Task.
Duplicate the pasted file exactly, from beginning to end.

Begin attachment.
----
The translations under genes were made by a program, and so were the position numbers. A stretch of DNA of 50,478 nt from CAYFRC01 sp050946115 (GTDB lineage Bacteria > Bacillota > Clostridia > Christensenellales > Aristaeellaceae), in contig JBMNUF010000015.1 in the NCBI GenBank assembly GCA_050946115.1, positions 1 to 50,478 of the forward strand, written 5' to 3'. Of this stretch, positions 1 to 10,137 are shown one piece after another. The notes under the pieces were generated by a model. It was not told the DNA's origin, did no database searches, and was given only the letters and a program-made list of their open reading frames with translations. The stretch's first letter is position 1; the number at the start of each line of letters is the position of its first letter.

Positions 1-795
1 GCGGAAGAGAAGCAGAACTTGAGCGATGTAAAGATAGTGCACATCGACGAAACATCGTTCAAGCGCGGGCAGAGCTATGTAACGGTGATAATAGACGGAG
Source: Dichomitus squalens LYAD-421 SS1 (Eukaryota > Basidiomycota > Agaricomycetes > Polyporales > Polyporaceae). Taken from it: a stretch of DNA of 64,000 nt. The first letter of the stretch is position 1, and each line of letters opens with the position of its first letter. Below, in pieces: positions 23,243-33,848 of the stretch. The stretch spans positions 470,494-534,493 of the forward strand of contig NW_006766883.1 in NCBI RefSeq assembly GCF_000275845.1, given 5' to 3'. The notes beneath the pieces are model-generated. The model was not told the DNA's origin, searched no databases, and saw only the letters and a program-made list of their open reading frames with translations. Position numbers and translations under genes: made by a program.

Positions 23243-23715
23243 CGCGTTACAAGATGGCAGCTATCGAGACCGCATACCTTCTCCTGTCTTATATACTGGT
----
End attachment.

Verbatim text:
The translations under genes were made by a program, and so were the position numbers. A stretch of DNA of 50,478 nt from CAYFRC01 sp050946115 (GTDB lineage Bacteria > Bacillota > Clostridia > Christensenellales > Aristaeellaceae), in contig JBMNUF010000015.1 in the NCBI GenBank assembly GCA_050946115.1, positions 1 to 50,478 of the forward strand, written 5' to 3'. Of this stretch, positions 1 to 10,137 are shown one piece after another. The notes under the pieces were generated by a model. It was not told the DNA's origin, did no database searches, and was given only the letters and a program-made list of their open reading frames with translations. The stretch's first letter is position 1; the number at the start of each line of letters is the position of its first letter.

Positions 1-795
1 GCGGAAGAGAAGCAGAACTTGAGCGATGTAAAGATAGTGCACATCGACGAAACATCGTTCAAGCGCGGGCAGAGCTATGTAACGGTGATAATAGACGGAG
Source: Dichomitus squalens LYAD-421 SS1 (Eukaryota > Basidiomycota > Agaricomycetes > Polyporales > Polyporaceae). Taken from it: a stretch of DNA of 64,000 nt. The first letter of the stretch is position 1, and each line of letters opens with the position of its first letter. Below, in pieces: positions 23,243-33,848 of the stretch. The stretch spans positions 470,494-534,493 of the forward strand of contig NW_006766883.1 in NCBI RefSeq assembly GCF_000275845.1, given 5' to 3'. The notes beneath the pieces are model-generated. The model was not told the DNA's origin, searched no databases, and saw only the letters and a program-made list of their open reading frames with translations. Position numbers and translations under genes: made by a program.

Positions 23243-23715
23243 CGCGTTACAAGATGGCAGCTATCGAGACCGCATACCTTCTCCTGTCTTATATACTGGT